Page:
|Shamir: best summer sounds of 2014|
Highly recommended: Bahamas, Shamir
Well worth your while: Hari Kondabolu, Kasai All-Stars, Shabazz Palaces
Strangely enough, the ghost of Kurt Cobain visits this month in the form of Benjamin Booker and Mirel Wagner, two artists as different from each other as they are from Cobain
Another singer/songwriter album, another dozen love songs—except that this one sets the bar considerably higher, right from the opening lyrics: “I held your breath inside my lungs for days / and I saw myself as just one of many waves / when I knew I’d become the ocean’s slave / I just stayed.”
As the title partially explains, Bahamas is guitarist Afie Jurvanen, one-time sideman for Feist and Jason Collett. These days he’s selling out theatres on his own—before anyone even heard this career-making album.
Jurvanen recorded his first two (highly acclaimed) albums in the space of a week each. On this, his third, Jurvanen spent a whole summer in a studio. His love of late-night sessions fuelled by Willie Nelson and wine hasn’t changed; nor has his modest reluctance to showcase his skills as a soloist. But the extra attention to detail is obvious in every carefully constructed track, from the lovely vocal arrangements to the occasional string section to just the right amount of space left inside every song: Bahamas is all about the subtle charms, the soft sell.
There is no better album for the summer of 2014 to wind down a hot day, but of course Bahamas is an all-season affair—and this album is going to sound just as strong 50 years from now. (Aug. 21)
Download: “I Can’t Take You With Me,” “Bitter Memories,” “Half Mine”
Benjamin Booker – s/t (ATO/Maple)
Benjamin Booker is currently the handpicked opening act on Jack White’s arena tour. Growing up in Tampa Bay, Florida, the 24-year-old artist had a poster of the White Stripes on his wall ever since he was 13. If nothing else, Booker represents a passing of the torch: much like White did 15 years ago, Booker is poised to reinvigorate garage rock, blues and soul and reclaim it for his own generation. He does so with a voice that is at once a beaten-down Sam Cooke and a resurrected Kurt Cobain, fronting a group that’s equal parts Strokes, Constantines and a blues band you might stumble across in the wee hours of the morning in a bar off a back alley in New Orleans (where Booker now lives). His songwriting doesn’t yet match the rest of his talents, but he sounds one album away from a major breakthrough. (Aug. 21)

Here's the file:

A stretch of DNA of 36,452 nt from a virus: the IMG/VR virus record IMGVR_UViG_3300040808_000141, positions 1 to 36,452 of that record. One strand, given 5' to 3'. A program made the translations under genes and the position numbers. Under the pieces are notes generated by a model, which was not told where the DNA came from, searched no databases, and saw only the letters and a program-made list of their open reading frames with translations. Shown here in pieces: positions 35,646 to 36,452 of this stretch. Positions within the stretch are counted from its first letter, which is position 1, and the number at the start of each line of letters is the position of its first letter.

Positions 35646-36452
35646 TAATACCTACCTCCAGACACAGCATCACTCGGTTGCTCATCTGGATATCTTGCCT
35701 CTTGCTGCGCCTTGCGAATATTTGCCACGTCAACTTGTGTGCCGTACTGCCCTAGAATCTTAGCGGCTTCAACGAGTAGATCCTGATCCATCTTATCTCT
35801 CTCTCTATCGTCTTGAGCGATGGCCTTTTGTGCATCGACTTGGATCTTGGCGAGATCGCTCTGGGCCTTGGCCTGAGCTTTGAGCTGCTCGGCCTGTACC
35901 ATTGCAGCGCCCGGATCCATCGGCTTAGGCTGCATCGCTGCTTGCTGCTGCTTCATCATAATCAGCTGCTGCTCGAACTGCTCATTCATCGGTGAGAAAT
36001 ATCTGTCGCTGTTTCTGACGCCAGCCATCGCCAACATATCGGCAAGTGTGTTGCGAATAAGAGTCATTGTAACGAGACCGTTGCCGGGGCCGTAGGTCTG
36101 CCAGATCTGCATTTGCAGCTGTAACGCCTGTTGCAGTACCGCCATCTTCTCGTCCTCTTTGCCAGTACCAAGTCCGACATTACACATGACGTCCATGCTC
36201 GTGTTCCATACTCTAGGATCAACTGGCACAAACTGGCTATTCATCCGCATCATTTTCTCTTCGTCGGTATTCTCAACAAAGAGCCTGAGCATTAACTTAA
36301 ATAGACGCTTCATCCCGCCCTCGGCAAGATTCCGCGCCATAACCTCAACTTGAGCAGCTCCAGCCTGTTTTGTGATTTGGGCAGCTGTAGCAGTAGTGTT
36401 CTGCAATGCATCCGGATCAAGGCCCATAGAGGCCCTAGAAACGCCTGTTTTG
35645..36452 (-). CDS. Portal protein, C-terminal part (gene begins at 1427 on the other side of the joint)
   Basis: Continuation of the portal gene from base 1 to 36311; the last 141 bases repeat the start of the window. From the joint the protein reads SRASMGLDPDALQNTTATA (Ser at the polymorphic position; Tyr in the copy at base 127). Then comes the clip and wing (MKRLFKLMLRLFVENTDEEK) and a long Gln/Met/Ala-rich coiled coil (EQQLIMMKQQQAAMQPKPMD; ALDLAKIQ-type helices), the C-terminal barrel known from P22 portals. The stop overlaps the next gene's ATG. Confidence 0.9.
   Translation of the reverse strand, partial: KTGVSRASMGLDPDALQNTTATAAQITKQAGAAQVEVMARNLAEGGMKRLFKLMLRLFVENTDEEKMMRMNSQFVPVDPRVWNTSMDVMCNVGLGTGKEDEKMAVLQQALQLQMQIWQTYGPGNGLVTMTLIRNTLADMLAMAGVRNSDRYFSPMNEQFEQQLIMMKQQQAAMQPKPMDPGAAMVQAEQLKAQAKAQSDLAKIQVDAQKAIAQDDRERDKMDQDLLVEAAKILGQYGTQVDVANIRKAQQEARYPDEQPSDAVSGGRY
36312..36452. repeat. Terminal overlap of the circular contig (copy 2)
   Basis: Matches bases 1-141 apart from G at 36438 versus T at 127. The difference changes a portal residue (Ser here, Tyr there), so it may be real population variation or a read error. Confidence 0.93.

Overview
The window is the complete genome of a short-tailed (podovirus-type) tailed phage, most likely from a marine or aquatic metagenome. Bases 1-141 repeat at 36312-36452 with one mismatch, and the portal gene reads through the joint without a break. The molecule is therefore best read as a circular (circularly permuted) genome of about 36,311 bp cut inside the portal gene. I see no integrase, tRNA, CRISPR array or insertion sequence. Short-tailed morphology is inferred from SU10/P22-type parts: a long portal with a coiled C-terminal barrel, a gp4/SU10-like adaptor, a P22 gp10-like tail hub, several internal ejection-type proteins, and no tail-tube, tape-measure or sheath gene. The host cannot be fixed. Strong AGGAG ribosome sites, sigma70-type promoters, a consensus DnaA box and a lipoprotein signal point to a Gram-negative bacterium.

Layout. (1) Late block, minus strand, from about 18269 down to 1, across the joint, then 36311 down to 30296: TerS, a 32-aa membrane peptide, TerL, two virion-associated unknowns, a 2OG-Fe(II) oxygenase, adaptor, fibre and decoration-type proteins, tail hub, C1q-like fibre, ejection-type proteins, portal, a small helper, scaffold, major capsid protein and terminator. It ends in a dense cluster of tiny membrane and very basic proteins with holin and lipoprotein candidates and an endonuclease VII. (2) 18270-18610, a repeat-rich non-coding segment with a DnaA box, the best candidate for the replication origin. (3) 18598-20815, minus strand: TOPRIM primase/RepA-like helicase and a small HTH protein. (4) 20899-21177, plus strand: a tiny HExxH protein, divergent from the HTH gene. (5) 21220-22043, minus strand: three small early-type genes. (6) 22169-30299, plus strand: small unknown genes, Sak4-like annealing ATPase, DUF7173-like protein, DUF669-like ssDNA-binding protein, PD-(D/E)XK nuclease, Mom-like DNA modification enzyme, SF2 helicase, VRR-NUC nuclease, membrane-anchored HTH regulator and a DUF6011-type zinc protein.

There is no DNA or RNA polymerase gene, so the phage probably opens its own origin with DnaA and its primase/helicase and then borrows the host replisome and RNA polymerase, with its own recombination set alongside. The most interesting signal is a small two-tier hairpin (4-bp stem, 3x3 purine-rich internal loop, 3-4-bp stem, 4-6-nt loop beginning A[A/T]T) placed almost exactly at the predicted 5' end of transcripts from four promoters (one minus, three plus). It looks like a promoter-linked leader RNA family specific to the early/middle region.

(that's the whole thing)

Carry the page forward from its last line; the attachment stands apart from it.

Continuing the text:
Download: “Old Hearts,” “Violent Shiver,” ”Wicked Waters”
Big Sugar – Yard Style (EOne)
Ever since Gordie Johnson first turned his amp up to 11 on 1993’s 500 Pounds album, Big Sugar has been known as one of the loudest bands in Canada—despite the fact that they started out as a jazz combo backing up Molly Johnson. Here, Johnson unplugs again.
Yard Style finds Johnson and his band literally in someone’s yard in Negril, Jamaica—you can hear the nighttime insects buzzing in the background between tracks—with acoustic guitars, harmonicas, melodicas and a nyabinghi drum, as well as reggae legend Willi Williams (“Armagideon Time”). Reggae has always been a primary element in Johnson’s pallet, especially on the 2000 dub remix album Alkaline. It’s miles—nay, continents— removed from the Sublime cover band playing at your local pub. It’s (almost) enough to reclaim the phrase “acoustic reggae” back from Jack Johnson. This Mr. Johnson is in a league of his own. (Aug. 7)
Download: “Calling All the Youth,” “Messenger Man” (feat. Willi Williams), “100 Cigarettes”
Cold Specks – Neuroplasticity (Arts and Crafts)
“Come along with me / I’m a maker of dreams,” sings Al Spx of Cold Specks. Sounds lovely—until you realize how ominous and creepy her dreams really are. She doesn’t call her music “doom soul” for nothing. Even when she uses major chords, there’s still some sinister sorcery at work underneath. It’s not clear which witch is Spx: the benevolent one guiding you through dark storms, or the evil one lording over armies of ghostly figures ready to pull you into the night. Between her, Austra and Timber Timbre, some of the best Canadian music of recent years has been decidedly more goth than usual.
Neuroplasticity is Cold Specks’ second album; the first revealed to us the glory of Spx’s voice, but largely suffered from similarity: same tempo, same key. Here she plays with a larger palette, to greater effect, but her songwriting ratio is the same: less than half of these 10 tracks fulfill her potential. It’s not exactly true that she has the kind of voice that could effectively sing the phone book, but it’s that voice that keeps us coming back for more. (Aug. 28)